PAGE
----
The two-page memo, signed by the carrier’s senior vice president of flight operations and its top safety official, didn’t provide specifics about those close calls, which hadn’t attracted public attention. But the unusually blunt language focused on the dangers of lax discipline, along with poor crew communication and coordination.

A spokesman for United Continental, created by the 2010 merger of United and Continental, said the company regularly communicates safety findings to cockpit crews, taking a proactive approach that “is direct, clear and open with our pilots.” Such a stance allows the company, now the nation’s second-largest by traffic, “to adjust our actions when we see some of these potential issues.” Officials at the Chicago-based company declined to elaborate.

The last fatal accident for United occurred in 1991 and for Continental it was 1987. Hijackers crashed two United jets in the attacks of Sept. 11, 2001. Both carriers were widely regarded as pioneers or early champions of safety programs.

The bulletin’s substance and urgent tone, however, are markedly different from typical companywide safety communications and updates from management, according to a number of current United pilots.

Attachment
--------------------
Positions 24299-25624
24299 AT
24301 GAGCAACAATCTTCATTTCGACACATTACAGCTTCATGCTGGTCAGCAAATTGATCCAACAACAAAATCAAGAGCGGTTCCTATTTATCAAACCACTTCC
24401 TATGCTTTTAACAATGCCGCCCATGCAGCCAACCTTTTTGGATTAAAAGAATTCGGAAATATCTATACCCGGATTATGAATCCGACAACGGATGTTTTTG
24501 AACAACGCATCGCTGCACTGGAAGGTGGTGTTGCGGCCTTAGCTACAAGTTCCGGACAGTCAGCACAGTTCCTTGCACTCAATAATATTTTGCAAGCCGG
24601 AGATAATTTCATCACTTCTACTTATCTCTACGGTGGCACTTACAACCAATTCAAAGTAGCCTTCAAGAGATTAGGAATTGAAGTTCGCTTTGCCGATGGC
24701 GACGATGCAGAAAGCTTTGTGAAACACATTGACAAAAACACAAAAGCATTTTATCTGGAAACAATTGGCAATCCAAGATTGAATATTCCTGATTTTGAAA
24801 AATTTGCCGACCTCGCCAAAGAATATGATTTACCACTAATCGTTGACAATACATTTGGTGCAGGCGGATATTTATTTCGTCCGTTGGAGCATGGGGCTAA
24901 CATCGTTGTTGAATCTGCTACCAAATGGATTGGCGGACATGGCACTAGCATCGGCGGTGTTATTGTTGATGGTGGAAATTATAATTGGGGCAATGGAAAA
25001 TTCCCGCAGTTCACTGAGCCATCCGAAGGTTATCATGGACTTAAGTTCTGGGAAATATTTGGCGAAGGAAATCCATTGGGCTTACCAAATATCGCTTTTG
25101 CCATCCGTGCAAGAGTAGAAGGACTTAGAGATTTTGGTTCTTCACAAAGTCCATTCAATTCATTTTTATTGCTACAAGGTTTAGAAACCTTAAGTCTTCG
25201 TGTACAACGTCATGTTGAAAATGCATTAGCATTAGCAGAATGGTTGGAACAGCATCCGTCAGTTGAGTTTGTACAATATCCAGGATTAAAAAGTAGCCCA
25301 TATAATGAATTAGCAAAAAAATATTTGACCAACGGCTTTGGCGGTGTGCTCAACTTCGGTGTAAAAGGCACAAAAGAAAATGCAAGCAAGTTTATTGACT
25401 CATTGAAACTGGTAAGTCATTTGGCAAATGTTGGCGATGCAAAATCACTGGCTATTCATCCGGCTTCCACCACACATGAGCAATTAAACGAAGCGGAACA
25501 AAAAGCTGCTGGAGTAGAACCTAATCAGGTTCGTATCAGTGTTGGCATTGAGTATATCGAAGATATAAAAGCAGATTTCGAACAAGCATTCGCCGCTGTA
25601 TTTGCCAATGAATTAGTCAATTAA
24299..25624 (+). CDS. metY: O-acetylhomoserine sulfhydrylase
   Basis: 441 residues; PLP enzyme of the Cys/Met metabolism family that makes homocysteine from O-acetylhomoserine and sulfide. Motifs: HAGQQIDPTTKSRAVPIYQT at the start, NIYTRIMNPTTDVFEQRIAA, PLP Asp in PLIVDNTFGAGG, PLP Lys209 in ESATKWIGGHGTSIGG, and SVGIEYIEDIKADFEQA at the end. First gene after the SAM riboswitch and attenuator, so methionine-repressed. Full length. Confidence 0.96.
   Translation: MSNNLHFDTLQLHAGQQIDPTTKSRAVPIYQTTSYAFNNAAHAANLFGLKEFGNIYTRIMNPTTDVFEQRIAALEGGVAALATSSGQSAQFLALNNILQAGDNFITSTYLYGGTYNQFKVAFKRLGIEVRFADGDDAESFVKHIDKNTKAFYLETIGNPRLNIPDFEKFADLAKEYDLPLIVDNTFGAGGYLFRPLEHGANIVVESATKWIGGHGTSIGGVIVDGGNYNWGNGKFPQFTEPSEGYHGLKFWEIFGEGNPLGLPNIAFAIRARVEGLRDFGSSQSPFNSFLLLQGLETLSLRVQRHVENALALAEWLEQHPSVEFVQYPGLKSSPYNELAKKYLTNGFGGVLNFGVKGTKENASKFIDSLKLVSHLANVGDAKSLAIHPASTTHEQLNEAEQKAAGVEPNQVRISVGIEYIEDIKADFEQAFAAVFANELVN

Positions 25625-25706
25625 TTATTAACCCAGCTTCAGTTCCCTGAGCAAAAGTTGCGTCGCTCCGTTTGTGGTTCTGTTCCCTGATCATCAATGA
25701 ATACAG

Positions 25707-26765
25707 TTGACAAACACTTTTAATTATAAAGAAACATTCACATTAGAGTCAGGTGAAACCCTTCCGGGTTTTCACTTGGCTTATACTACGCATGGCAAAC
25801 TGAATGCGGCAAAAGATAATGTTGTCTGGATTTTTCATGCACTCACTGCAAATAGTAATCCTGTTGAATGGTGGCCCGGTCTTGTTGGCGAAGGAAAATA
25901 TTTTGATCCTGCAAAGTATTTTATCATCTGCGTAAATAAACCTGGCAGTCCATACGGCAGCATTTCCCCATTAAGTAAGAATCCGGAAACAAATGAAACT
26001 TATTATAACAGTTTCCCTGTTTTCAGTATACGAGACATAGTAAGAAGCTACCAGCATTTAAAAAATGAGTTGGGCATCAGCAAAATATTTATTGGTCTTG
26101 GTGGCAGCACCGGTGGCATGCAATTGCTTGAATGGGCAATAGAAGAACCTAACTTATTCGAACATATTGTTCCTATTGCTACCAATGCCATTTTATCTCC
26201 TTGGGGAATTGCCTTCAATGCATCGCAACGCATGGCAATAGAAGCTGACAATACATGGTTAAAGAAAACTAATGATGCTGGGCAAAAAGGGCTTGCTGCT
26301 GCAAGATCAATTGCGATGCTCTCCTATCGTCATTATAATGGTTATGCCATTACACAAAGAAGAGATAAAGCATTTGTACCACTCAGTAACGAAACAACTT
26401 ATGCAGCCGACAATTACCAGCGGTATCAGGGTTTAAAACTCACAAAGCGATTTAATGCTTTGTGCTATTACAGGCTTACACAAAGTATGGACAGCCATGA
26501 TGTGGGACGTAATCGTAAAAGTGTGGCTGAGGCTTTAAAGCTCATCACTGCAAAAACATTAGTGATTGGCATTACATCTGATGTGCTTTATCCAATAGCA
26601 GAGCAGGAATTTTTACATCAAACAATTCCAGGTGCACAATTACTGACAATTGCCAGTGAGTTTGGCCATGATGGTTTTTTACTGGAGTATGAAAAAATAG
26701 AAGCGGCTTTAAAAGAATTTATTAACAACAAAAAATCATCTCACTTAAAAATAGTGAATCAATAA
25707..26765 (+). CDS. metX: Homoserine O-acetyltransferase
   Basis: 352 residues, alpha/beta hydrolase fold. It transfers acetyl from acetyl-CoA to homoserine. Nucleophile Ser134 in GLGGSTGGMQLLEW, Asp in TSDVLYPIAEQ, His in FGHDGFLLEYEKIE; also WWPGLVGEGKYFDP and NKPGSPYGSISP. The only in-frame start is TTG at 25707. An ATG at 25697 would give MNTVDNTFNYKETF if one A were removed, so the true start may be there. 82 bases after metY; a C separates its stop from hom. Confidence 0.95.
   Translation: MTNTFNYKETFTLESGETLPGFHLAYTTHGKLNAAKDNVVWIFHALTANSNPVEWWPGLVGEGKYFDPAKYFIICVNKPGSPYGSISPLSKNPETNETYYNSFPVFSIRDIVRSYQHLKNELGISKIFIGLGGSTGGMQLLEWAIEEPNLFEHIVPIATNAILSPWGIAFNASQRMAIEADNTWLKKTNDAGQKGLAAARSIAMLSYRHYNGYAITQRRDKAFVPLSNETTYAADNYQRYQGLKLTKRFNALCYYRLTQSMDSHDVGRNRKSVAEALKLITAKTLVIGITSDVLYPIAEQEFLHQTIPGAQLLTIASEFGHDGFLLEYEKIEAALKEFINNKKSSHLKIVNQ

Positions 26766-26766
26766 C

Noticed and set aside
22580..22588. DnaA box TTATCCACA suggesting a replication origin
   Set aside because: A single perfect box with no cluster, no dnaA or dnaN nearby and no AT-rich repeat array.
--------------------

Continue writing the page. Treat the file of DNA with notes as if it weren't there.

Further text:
Aviators periodically receive summaries and descriptions of lessons learned from previous incidents. But those updates generally deal with events that occurred many months earlier, and tend to focus on more-mundane slip-ups such as relatively minor altitude deviations or flying slightly faster than permitted with flaps, or wing panels, extended.

In this case, the bulletin started off by saying recent incidents “have dictated that we communicate with all of you immediately.”

The document also highlights broader safety concerns stemming from demographic trends and personnel shifts affecting pilots, including retirements, new hires and aviators transferring to different aircraft types. Such change, according to the bulletin, “introduces significant risk to the operation.” The company plans to hire some 700 pilots this year, averaging more than 50 a month—a challenging number to integrate into a workforce that already includes more than 12,000 pilots. A minority of new hires go directly to become co-pilots on Boeing 757s flying internationally, which are considered particularly demanding routes.